1877 Mother Shipton's Prophecies Victorian Album Filler CDV Photo
Ursula Southeil 1488–1561 was known as the prophetess "Mother Shipton." Her surname is also seen spelled as Southill, Soothtell and Sontheil. There have been more than 50 books written on her since the 1700's, and her various and amazing mystical prophecies. She even has an English moth named after her, with each pattern of the wing appearing as an old woman's profile.
This is a rare and wonderful original 1877 CDV Carte de Visite "album filler" photo of Mother Shipton's prophecies, including the world about to end in 1881.
Text on this CDV reads:
"Mother Shipton's Prophecies!!
Have recently been discovered in the British Museum written in an old manuscript work, A.D. 1448 and portions have been published in the Globe Newspaper of February the 17th, 1877. This wonderful woman lived till she was of extraordinary age. She died at Clifton in Yorkshire, from which is taken the following epitaph, copied from a stone monument:
Here lyes one who never ly'd,
Whose skill often has been try'd;
Her prophecies shall still survive,
And ever keep her name alive.
Carriage without horses will go,
and accidents fill the world with woe.
Primrose Hill in London shall be,
And in it's center a bishop's see.
Around the world thoughts shall fly,
In the twinkling of an eye.
Water, shall yet more wonders do,
How strange yet shall be true,
The world upside down shall be;
And gold found at the root of tree.
Through hills men shall ride,
and no horse or ass be by their side.
Under water men shall walk,
Shall ride, shall sleep and talk;
In the air men shall be seen,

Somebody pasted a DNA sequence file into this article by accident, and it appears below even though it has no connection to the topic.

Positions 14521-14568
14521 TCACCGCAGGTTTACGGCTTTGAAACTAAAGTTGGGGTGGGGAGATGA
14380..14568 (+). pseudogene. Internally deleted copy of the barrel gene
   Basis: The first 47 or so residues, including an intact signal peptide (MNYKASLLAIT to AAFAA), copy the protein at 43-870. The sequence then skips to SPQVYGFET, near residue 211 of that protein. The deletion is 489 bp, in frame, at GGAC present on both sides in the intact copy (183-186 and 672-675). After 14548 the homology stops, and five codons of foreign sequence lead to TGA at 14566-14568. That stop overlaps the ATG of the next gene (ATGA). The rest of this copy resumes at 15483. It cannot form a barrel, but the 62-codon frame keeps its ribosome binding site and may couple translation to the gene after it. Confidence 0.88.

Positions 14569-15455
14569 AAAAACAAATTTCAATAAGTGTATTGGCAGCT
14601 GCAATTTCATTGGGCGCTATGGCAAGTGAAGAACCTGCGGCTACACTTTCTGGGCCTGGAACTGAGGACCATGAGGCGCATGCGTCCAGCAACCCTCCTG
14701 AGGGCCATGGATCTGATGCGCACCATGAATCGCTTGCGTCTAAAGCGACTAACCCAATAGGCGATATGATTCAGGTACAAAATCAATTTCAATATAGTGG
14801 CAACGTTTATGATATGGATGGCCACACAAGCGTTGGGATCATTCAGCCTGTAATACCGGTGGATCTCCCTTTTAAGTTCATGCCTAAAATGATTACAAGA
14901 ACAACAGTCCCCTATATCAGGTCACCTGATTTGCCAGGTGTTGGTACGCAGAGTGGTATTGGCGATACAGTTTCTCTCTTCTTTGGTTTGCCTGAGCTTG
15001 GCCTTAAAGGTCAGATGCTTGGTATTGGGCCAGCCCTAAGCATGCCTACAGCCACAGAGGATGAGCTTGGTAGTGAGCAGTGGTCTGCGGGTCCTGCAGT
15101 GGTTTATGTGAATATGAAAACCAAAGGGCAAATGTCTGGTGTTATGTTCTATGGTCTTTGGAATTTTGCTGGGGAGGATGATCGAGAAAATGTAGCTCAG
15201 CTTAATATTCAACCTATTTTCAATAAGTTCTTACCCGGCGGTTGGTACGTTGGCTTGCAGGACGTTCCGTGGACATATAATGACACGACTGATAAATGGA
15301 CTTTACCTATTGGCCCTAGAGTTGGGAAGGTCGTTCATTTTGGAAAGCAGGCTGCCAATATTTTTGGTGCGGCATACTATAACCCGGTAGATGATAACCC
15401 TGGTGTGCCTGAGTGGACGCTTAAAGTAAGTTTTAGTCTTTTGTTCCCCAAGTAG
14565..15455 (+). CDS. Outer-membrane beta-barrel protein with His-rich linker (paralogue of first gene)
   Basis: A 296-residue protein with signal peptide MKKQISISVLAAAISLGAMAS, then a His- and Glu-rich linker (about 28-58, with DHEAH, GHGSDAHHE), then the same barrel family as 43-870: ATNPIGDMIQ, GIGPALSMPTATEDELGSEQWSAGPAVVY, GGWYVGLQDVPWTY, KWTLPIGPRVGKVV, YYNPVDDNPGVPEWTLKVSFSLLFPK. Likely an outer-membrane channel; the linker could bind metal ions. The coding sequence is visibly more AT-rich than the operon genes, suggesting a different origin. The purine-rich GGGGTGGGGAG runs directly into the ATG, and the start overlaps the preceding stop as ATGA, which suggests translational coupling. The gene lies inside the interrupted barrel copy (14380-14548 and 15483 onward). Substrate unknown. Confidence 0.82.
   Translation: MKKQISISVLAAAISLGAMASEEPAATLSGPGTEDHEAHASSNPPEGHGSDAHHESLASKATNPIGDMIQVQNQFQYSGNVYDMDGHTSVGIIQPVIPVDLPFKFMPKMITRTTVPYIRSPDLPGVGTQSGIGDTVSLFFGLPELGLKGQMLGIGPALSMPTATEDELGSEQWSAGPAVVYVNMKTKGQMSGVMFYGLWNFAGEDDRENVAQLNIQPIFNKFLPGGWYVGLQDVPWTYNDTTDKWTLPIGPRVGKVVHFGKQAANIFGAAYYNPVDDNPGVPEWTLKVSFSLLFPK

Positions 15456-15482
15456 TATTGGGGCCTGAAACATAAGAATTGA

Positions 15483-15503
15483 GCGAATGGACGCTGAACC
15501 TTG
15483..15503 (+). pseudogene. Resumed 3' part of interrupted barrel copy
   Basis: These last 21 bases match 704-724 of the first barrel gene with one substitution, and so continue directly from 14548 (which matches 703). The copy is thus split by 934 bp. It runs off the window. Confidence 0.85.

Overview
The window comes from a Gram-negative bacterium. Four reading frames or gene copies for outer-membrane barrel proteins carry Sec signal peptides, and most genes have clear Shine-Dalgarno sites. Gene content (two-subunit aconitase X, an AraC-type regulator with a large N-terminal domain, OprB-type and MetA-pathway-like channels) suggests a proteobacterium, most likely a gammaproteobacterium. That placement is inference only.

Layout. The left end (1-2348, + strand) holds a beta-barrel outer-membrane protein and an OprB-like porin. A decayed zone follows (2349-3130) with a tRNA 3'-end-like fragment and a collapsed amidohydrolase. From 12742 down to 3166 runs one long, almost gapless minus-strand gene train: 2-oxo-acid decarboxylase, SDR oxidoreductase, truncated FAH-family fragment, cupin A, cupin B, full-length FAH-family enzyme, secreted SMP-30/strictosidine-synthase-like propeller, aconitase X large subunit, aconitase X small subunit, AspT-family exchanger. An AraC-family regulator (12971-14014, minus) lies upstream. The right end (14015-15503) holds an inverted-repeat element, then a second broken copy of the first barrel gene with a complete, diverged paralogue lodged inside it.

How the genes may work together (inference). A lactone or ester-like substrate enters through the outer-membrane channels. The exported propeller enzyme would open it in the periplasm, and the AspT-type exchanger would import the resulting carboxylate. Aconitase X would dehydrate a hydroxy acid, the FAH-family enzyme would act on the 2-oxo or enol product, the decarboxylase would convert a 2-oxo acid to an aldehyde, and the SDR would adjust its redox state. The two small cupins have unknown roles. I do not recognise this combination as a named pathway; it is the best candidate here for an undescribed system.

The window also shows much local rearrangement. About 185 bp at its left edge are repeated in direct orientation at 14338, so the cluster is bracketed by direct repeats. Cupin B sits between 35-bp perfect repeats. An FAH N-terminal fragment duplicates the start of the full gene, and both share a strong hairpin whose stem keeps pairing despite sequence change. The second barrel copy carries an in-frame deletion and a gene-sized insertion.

In white, in black, and in green.
A great man shall come and go!
Three times three shall lovely France
Be led to play a bloody dance;
Before her people shall be free,
Three tyrant rulers shall she see;
Three times the people's hope is gone;
Three rulers in ascension see,
Each springing form different dynasty.
Then shall the worser fight be done,
England and France shall be as one.
The British olive shall next then twine,
In marriage with a German vine.
Men shall walk over rovers and under rivers.
Iron then shall float
As easy as a wooden boat.
Gold shall be found, and found,
In land that's not know known.
Fire and Water shall yet more wonders do,
England shall at last admit a Jew.
The Jew that was held in scorn,
Shall of a Christian be born and born.
A house of glass shall come to pass,
In England---but alas!
War will follow with the work
In the land of the Pagan and the Turk;
And state and state in fierce strife,
Will seek each other's life.
But when the North shall divide the South,
An eagle shall build in lion’s mouth.
Taxes and blood for war
Will come to every door.
All England’s sons that plough the land,
Shall oft be seen with Book in hand.
Learning shall so ebb and flow,
The poor shall most wisdom know.
Waters shall flow where corn will grow;
Corn shall grow where waters doth flow.
Houses shall appear in the vale below,
And covered by hail and snow.
The world shall then, to an end come.
In Eighteen-hundred and Eighty-one."
"Album fillers" were CDV photos made to fill in the empty spaces in the early CDV photo albums, between the various family photos. They can be funny, cultural, politics and military related, risque, tell jokes and poems, relate current news, regional and advertising in nature. This is just a wonderful set we were happy to find.
This is a wonderful English piece of exciting cultural history which gripped London and England in 1877 with wonder, awe and impending doom. This photo will be sent in a new rigid CDV sleeve. It was found in Devon, England.
Size: 2.5 x 4 inches
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